To be clear, I think the concerns you’ve mentioned here are entirely valid — nuclear firms may try to go too fast too quickly, and their failures may prove costly. But just as nuclear advocates should be wary of treating the atom as some sort of panacea, those who recognize nuclear’s pitfalls should avoid writing it off completely. Nuclear’s benefits — its reliability, dispatchability, and its low carbon footprint — will be increasingly crucial in the coming years. We can’t afford to give up on it.
Dotson: Thanks for the thought-provoking response.
I agree that it would be unwise to give up on nuclear energy. Today’s solar and wind technology enthusiasm might eventually look as foolhardy as previous generations’ “too cheap to meter” nuclear cheerleading seems to us today. New problems may develop as renewables scale up: in grid stability, in mining, and in disposal. To extinguish nuclear energy as a technological possibility would be short-sighted.
Yet innovation is powered by belief. Just as scientists stick resolutely by their theories through tough times, hoping to be vindicated later on, societies often carry on with technologies, even when they initially fail to perform. Early metal airplanes, for instance, were inferior to their wooden cousins: heavier, more expensive, and not any more durable or fire safe. But faith in metal as “the future” persisted through these difficulties. The same was true for renewables when they were underpowered and costly.
You are correct that nuclear energy today offers advantages in reliability and dispatchability. But it competes not just with today’s renewable energy but with beliefs about what those technologies will eventually offer. Demonstrated progress in lowering costs and successfully increasing efficacies at scale makes renewables alluring. What awes us now is the future of solar and wind energy, even though the necessary advances in battery technology have yet to materialize.
Nuclear energy enjoyed a similar faith and then lost it. When the nuclear future no longer dazzles, practical questions loom even larger. Can positive learning curves be realized? Can reactors be built on schedule? Absent a larger governmental commitment to subsidize and steer nuclear R&D toward these specific problems, nuclear is unlikely to regain its former luster.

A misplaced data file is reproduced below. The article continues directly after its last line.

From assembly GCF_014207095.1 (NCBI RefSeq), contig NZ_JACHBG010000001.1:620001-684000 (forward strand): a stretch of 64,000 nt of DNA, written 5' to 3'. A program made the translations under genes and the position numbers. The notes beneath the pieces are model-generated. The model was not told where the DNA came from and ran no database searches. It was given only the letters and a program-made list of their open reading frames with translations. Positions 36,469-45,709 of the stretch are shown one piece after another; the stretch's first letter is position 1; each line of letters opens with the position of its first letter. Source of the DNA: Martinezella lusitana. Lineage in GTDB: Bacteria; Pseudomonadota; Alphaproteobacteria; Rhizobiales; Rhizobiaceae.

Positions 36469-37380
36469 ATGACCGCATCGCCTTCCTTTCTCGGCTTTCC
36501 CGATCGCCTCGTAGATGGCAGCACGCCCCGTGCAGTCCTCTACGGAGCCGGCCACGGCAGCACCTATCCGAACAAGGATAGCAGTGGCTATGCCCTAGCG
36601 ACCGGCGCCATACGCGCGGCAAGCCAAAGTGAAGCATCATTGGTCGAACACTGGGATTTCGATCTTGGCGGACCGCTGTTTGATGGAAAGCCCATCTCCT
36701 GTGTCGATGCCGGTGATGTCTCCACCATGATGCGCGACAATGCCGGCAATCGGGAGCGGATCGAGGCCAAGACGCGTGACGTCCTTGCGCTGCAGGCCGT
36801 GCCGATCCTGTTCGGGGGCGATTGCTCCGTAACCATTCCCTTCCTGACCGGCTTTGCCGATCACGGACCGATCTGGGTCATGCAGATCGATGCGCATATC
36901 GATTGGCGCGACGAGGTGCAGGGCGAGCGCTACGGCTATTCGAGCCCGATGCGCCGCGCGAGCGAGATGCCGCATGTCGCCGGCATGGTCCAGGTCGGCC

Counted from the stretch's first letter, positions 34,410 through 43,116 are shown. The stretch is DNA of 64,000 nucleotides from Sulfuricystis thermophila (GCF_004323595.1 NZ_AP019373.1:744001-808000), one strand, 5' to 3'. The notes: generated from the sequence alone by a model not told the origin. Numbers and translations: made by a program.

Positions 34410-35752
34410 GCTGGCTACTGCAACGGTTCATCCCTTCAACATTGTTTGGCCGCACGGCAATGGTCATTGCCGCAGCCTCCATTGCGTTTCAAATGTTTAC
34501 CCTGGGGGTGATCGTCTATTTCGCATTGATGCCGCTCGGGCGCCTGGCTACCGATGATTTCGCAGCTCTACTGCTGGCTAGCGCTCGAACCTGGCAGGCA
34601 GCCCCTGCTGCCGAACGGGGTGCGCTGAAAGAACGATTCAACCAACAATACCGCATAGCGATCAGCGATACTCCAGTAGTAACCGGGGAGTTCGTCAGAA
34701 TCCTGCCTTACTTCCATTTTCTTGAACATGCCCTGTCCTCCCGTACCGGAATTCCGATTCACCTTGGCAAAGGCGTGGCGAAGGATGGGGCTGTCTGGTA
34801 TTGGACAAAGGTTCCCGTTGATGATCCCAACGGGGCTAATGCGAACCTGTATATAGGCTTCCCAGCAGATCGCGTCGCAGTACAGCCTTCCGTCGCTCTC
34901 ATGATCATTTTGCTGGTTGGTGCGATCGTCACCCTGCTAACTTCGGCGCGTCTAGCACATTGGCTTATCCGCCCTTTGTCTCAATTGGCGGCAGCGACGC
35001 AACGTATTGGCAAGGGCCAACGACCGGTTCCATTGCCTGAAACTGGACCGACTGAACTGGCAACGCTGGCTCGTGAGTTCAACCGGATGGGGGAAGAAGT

Can the nuclear industry reestablish the idea that its technology is one that belongs in the future and not the past? Reliability, dispatchability, and low-carbon intensity are strong arguments. But will they be enough?
Hochman: Your point about belief is an important one. Sometimes a firm commitment to “making it happen” can be just as crucial to a technology’s success as features like cost and reliability. And as you note, nuclear once enjoyed this sort of commitment, and then lost it. Renewable energy benefits from such a commitment today.
But to me, this is an argument for nuclear energy, not against it. As we wrote in our piece, “The difficult question is not whether we ought to have nuclear power in the United States — the answer is ‘yes’ — but whether or not we will.” We seem to agree that giving up on nuclear would be foolish, while recognizing that our nuclear industry will face an uphill battle in the coming years. Shouldn’t this recognition push us to fight for it even more fiercely?
Restoring belief in atomic power will be a challenging but necessary project. You are right to ask whether learning curves can be realized, and whether reactors can be built on schedule — but the only way we’ll find out is by actually building them.
Finally, I should point out that we have indeed started to see a renewed governmental commitment to nuclear power. The Inflation Reduction Act provides a production tax credit for existing reactors, production and investment tax credits for new reactors, and a $700-million investment in our domestic uranium supply-chain. Chris Colbert, chief financial officer at NuScale Power, has called these provisions “transformative.”